By Daniel Scharpenburg
There are numerous branches of Buddhism and sometimes people ask me what is different about the Ch’an tradition.
What sets it apart from other traditions?
In Ch’an Buddhism the wisdom that leads to Enlightenment is transmitted.
Since the emptiness, or non-self nature of things, is the central idea of Mahayana Buddhism, it is hard to explain in words by definition.
The idea in the Ch’an tradition is that wisdom, or the mind seal, can be transmitted non-verbally from master to student. It is a personal and direct transmission from one who is already Enlightened to one in need of Enlightenment. In the Altar Sutra this lineage is traced back from the sixth Chinese Patriarch back to the Buddha.
The Sudden Enlightenment school of Ch’an Buddhism is the one that is represented in the Diamond Sutra. It became the standard interpretation of Ch’an teachings. It embraces an intuitive method of spiritual training aimed at discovering ultimate reality. Ultimate reality resides within us.
This reality is the fundamental oneness which pervades all things. It is called emptiness, that nothing exists apart from everything else. All things are one. It is from this emptiness that all things come and are what they are. Thus, nothing is independent.
One who comes to Enlightenment sees all things as a manifestation of this unity. The realization of the emptiness of things leads to a non-attachment. But, the goal isn’t to withdraw from things, but rather to continue to experience things but with the realization of their emptiness.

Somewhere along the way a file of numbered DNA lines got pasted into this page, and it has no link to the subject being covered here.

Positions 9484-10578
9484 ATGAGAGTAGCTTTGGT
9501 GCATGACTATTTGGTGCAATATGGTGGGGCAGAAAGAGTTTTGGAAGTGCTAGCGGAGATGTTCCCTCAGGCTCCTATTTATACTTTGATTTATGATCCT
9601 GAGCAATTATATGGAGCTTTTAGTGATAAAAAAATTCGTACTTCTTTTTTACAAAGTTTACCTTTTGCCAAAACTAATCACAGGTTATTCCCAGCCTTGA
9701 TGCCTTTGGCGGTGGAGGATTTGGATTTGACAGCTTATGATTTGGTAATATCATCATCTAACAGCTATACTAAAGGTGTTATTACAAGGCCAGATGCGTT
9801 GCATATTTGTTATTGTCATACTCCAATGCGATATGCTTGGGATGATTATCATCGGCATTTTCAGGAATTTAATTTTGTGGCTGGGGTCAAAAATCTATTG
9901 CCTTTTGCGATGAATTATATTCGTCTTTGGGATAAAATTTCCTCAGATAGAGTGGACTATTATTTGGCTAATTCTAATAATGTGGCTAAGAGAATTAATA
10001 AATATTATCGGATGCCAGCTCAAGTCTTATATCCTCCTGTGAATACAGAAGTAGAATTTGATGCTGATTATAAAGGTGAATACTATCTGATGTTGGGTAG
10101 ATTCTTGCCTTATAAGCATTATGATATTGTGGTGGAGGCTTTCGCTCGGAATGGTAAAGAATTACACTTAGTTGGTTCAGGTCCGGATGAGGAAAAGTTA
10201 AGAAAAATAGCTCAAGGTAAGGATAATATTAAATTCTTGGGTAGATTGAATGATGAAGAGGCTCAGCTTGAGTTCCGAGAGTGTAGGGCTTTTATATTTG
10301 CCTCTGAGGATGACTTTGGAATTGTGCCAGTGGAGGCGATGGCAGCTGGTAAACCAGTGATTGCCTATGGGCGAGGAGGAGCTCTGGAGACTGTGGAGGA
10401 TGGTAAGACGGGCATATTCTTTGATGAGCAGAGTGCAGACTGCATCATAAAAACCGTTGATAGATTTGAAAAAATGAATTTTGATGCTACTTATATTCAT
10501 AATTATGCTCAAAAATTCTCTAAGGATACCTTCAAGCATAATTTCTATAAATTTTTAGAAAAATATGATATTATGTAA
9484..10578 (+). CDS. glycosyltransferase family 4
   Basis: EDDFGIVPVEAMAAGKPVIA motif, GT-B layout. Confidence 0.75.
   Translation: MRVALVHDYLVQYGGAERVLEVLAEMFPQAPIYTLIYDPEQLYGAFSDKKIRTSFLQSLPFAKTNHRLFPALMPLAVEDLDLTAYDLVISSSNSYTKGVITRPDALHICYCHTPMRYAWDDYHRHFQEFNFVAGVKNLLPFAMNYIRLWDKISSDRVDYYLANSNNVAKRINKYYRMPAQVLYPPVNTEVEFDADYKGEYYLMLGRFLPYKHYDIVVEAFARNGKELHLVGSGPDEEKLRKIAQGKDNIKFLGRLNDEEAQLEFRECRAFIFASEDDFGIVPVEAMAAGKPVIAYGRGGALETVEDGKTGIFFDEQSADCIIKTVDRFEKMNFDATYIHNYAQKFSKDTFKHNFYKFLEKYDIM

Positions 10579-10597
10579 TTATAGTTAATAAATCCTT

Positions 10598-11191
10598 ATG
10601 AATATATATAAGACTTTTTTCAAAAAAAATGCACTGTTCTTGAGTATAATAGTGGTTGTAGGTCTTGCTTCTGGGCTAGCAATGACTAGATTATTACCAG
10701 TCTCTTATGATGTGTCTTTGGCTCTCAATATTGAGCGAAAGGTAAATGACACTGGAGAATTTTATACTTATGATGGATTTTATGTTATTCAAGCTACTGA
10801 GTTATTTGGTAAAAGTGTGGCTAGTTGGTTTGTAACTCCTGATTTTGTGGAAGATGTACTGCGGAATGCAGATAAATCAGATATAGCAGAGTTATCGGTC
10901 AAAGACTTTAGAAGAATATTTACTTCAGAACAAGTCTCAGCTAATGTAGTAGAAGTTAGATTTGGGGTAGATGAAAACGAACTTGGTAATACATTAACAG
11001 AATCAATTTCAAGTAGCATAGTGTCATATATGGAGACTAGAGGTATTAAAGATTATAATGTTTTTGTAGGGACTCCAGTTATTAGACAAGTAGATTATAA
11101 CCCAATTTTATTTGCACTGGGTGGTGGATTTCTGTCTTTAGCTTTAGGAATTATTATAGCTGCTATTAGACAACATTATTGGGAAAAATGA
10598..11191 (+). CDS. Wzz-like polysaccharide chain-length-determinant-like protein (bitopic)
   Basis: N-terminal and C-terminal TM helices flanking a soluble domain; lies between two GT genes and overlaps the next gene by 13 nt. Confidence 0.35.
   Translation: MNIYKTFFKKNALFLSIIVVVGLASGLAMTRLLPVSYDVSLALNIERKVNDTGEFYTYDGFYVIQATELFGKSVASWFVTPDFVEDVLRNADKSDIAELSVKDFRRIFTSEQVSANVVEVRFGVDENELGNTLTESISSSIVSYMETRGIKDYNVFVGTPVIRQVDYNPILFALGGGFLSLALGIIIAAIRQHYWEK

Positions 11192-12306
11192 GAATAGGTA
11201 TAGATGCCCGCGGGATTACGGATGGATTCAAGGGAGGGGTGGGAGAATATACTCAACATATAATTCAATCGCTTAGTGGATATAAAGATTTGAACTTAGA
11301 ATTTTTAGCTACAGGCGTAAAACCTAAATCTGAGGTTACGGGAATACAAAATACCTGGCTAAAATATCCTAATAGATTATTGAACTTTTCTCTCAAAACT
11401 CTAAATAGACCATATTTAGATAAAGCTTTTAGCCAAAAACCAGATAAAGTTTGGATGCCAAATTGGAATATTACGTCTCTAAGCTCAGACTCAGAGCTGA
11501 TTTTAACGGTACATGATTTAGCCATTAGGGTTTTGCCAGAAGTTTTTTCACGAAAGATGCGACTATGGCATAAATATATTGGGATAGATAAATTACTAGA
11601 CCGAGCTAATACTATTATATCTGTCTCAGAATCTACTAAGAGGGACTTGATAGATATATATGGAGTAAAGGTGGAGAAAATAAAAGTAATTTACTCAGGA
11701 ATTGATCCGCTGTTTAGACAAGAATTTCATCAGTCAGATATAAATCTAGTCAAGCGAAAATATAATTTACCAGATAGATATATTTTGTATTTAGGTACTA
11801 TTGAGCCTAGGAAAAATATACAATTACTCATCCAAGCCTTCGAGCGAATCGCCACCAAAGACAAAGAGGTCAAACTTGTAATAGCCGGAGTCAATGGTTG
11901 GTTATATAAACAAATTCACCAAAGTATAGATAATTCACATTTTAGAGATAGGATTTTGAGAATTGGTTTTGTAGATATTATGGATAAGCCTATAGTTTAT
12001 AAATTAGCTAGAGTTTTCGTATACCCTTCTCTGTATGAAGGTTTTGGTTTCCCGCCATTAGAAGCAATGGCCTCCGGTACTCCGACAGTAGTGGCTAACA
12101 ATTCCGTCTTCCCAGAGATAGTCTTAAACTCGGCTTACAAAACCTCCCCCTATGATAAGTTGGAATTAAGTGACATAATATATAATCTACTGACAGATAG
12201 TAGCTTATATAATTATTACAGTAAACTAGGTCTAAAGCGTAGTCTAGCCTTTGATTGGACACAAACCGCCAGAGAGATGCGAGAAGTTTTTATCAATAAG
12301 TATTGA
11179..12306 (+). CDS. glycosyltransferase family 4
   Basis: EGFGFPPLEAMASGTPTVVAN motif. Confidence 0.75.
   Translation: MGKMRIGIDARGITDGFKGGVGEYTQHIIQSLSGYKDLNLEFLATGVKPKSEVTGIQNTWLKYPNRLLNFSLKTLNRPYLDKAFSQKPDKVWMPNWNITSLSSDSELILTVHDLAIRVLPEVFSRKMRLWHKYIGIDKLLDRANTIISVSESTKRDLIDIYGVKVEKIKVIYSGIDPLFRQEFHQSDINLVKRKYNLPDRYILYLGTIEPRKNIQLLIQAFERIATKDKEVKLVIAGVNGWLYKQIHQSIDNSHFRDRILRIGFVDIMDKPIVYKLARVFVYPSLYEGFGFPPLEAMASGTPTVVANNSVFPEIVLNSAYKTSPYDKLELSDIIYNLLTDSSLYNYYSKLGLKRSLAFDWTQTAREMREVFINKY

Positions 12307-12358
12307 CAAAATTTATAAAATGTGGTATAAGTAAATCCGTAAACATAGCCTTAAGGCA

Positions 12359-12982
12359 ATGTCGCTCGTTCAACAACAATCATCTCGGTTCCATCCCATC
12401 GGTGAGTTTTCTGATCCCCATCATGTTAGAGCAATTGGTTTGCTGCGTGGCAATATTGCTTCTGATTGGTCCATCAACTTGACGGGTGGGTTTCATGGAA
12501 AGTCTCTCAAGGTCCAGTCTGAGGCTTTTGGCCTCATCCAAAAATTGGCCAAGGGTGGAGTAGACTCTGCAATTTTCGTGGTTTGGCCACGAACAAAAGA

In Ch’an Buddhism the absolute is identified with our minds. The being who is Enlightened understands his mind to be identical with the absolute—without duality—especially between subject and object.
All things are connected and all things are one.
In the sudden Enlightenment school of Ch’an Buddhism, meditation helps calm the mind and eliminate dualistic thought in order to see reality as it truly is, in a nondualistic way. Enlightenment is sudden because it is our true nature and therefore can come upon us at any time.
One can prepare for Enlightenment by studying sutras and deep meditation, but Enlightenment comes all at once.
Since Enlightenment is intuitive, the teacher can try to help his student think intuitively by giving deeper teachings such as koan or hua tou meditation. But, the teacher can’t walk the path for the student.
They can only point the way.
Editor: Dana Gornall
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